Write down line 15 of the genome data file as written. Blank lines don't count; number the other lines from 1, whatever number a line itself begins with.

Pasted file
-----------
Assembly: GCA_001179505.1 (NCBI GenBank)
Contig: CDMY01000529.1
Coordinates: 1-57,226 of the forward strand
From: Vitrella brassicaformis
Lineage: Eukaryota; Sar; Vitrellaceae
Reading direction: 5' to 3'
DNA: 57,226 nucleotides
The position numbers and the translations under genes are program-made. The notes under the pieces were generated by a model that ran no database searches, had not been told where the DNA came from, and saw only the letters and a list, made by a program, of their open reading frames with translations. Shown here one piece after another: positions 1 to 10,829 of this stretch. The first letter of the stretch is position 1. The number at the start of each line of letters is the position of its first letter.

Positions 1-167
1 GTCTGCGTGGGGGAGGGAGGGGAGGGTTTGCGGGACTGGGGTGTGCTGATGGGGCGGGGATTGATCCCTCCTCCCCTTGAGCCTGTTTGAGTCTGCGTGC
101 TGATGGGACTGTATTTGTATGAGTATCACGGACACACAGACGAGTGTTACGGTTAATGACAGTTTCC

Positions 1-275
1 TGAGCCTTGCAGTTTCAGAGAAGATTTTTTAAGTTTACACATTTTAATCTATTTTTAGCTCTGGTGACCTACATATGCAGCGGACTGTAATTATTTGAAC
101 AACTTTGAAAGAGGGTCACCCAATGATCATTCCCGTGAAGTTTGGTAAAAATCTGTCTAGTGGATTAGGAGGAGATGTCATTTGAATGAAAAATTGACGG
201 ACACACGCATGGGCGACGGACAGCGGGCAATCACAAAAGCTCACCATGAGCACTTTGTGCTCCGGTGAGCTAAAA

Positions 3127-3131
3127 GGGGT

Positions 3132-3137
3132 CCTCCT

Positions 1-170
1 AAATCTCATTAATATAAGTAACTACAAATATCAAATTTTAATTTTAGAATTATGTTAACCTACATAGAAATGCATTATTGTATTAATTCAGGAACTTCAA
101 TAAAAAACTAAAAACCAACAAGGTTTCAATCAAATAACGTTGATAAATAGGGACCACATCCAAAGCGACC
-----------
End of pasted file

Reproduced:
201 ACACACGCATGGGCGACGGACAGCGGGCAATCACAAAAGCTCACCATGAGCACTTTGTGCTCCGGTGAGCTAAAA